The State Administration for Market Regulation together with the Ministry of Commerce held a meeting last week with six internet giants, including Alibaba, Tencent, and JD.com, with the aim of regulating community group purchasing issues.
For some time now, internet companies have been introducing apps enabling users to order food, vegetables, meat, and grains on their smartphones. Even with the delivery cost included, the cost of purchasing food online is often a lot cheaper than buying it offline. One can sometimes order oranges for 1 yuan ($0.15) a piece or half a kilogram of cabbage at the same price. The only explanation for the low prices is the internet companies providing subsidies to sell the products at prices lower than normal.
Make no mistake, the enterprises are not doing any social service. The subsidies are only aimed at capturing the market. And the first casualties of their supposed largesse are the small-time grocers, many of whom have to close shop. Once their competitors are out of the way, the big players monopolize the sector and show their true face by raising prices exorbitantly.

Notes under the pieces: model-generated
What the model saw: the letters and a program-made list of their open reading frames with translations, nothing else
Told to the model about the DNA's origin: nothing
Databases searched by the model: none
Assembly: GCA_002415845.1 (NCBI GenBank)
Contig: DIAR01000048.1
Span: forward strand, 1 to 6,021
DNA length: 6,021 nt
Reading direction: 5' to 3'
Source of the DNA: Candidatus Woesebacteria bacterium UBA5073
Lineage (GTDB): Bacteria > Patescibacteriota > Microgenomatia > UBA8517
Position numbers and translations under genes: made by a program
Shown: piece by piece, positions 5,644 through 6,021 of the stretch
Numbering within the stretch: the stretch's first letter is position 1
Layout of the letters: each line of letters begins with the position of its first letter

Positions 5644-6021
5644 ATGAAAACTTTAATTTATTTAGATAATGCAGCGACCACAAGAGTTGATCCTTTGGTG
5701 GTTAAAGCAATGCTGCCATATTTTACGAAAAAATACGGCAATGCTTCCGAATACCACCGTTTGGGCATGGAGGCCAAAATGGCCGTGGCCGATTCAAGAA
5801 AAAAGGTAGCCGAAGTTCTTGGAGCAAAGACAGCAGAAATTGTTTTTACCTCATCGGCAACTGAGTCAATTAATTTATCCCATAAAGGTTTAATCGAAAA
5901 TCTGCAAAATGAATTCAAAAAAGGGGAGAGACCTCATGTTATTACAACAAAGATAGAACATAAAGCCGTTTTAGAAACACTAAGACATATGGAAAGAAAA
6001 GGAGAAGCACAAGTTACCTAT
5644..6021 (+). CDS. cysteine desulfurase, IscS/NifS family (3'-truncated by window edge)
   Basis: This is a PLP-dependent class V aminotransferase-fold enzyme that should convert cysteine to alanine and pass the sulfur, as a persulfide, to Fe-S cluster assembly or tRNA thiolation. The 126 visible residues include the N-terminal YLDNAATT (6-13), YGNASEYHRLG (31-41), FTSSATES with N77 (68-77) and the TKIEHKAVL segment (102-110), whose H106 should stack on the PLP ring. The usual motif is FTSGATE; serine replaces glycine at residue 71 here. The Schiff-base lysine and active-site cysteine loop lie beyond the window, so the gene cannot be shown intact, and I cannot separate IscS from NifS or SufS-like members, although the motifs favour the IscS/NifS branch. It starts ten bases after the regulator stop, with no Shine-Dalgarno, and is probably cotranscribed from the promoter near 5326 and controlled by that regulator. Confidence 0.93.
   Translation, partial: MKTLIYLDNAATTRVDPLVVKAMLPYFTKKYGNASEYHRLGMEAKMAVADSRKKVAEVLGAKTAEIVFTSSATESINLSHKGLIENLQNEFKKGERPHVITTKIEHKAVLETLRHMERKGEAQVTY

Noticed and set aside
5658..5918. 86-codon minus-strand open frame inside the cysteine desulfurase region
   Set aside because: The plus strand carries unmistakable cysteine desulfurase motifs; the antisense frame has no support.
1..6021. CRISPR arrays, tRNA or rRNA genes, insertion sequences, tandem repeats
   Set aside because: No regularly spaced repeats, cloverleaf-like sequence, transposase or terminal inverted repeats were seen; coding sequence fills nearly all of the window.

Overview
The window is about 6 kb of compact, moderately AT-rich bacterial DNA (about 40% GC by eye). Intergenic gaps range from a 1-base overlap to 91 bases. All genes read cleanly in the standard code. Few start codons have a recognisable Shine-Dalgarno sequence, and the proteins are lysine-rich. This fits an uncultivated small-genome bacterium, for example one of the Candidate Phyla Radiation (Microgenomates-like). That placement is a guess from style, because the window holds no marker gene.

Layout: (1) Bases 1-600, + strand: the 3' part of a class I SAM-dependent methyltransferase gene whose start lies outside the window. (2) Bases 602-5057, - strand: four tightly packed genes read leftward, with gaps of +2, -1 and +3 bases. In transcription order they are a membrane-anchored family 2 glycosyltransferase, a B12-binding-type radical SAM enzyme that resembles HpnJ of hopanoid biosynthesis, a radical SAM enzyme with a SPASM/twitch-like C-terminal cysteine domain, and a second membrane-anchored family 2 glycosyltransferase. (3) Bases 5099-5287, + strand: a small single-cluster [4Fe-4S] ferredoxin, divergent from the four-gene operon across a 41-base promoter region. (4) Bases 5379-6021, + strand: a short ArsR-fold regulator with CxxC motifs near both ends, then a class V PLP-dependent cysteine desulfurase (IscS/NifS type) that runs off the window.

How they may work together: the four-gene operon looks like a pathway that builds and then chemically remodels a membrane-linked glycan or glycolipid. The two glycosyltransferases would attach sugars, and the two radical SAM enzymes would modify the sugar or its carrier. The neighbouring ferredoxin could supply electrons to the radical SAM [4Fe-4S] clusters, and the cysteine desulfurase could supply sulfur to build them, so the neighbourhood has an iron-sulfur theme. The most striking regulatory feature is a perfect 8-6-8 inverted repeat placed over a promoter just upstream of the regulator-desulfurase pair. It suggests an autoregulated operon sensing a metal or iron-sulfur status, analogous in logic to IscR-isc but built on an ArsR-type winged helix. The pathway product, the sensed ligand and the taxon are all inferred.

There are other such examples. When car-hailing apps first emerged in 2014, passengers could sometimes take free rides, such were the subsidies major players such as Didi and Kuaidi provided. However, after the two big players merged on Feb 14, 2015, the subsidies disappeared overnight and the prices shot up sharply. Now everyone is complaining, but it is too late.
Last Tuesday's meeting was to prevent the emergence of such monopolies. To address this issue, the authorities told the participating enterprises to stop abusing their resources to form monopolies and divide the market among themselves.